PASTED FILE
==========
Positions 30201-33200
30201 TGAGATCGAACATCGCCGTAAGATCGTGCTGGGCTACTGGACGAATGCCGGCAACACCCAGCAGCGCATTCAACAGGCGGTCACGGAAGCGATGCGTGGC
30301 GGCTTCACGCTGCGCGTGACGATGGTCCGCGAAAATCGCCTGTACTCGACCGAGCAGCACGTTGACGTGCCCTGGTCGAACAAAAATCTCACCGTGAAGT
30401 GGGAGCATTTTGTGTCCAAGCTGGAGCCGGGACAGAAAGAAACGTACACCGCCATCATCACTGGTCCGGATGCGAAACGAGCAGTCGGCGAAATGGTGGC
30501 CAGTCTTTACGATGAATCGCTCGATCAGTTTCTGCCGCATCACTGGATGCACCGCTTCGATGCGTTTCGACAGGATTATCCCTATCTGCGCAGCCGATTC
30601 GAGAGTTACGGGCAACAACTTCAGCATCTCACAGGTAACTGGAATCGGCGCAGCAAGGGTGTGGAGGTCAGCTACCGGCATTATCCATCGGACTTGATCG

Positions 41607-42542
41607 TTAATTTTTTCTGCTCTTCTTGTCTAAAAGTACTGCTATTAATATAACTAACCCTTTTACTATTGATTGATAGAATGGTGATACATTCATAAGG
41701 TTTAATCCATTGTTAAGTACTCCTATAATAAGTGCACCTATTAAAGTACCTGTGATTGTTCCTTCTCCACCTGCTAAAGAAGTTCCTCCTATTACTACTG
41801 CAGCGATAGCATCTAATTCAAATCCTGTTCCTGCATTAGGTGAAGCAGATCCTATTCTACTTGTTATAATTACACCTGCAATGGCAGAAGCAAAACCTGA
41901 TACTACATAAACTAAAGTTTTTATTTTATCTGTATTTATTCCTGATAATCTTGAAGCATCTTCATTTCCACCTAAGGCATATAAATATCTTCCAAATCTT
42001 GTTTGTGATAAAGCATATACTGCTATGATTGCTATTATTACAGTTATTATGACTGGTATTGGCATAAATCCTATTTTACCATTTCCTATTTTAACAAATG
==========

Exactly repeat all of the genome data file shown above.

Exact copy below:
Positions 30201-33200
30201 TGAGATCGAACATCGCCGTAAGATCGTGCTGGGCTACTGGACGAATGCCGGCAACACCCAGCAGCGCATTCAACAGGCGGTCACGGAAGCGATGCGTGGC
30301 GGCTTCACGCTGCGCGTGACGATGGTCCGCGAAAATCGCCTGTACTCGACCGAGCAGCACGTTGACGTGCCCTGGTCGAACAAAAATCTCACCGTGAAGT
30401 GGGAGCATTTTGTGTCCAAGCTGGAGCCGGGACAGAAAGAAACGTACACCGCCATCATCACTGGTCCGGATGCGAAACGAGCAGTCGGCGAAATGGTGGC
30501 CAGTCTTTACGATGAATCGCTCGATCAGTTTCTGCCGCATCACTGGATGCACCGCTTCGATGCGTTTCGACAGGATTATCCCTATCTGCGCAGCCGATTC
30601 GAGAGTTACGGGCAACAACTTCAGCATCTCACAGGTAACTGGAATCGGCGCAGCAAGGGTGTGGAGGTCAGCTACCGGCATTATCCATCGGACTTGATCG

Positions 41607-42542
41607 TTAATTTTTTCTGCTCTTCTTGTCTAAAAGTACTGCTATTAATATAACTAACCCTTTTACTATTGATTGATAGAATGGTGATACATTCATAAGG
41701 TTTAATCCATTGTTAAGTACTCCTATAATAAGTGCACCTATTAAAGTACCTGTGATTGTTCCTTCTCCACCTGCTAAAGAAGTTCCTCCTATTACTACTG
41801 CAGCGATAGCATCTAATTCAAATCCTGTTCCTGCATTAGGTGAAGCAGATCCTATTCTACTTGTTATAATTACACCTGCAATGGCAGAAGCAAAACCTGA
41901 TACTACATAAACTAAAGTTTTTATTTTATCTGTATTTATTCCTGATAATCTTGAAGCATCTTCATTTCCACCTAAGGCATATAAATATCTTCCAAATCTT
42001 GTTTGTGATAAAGCATATACTGCTATGATTGCTATTATTACAGTTATTATGACTGGTATTGGCATAAATCCTATTTTACCATTTCCTATTTTAACAAATG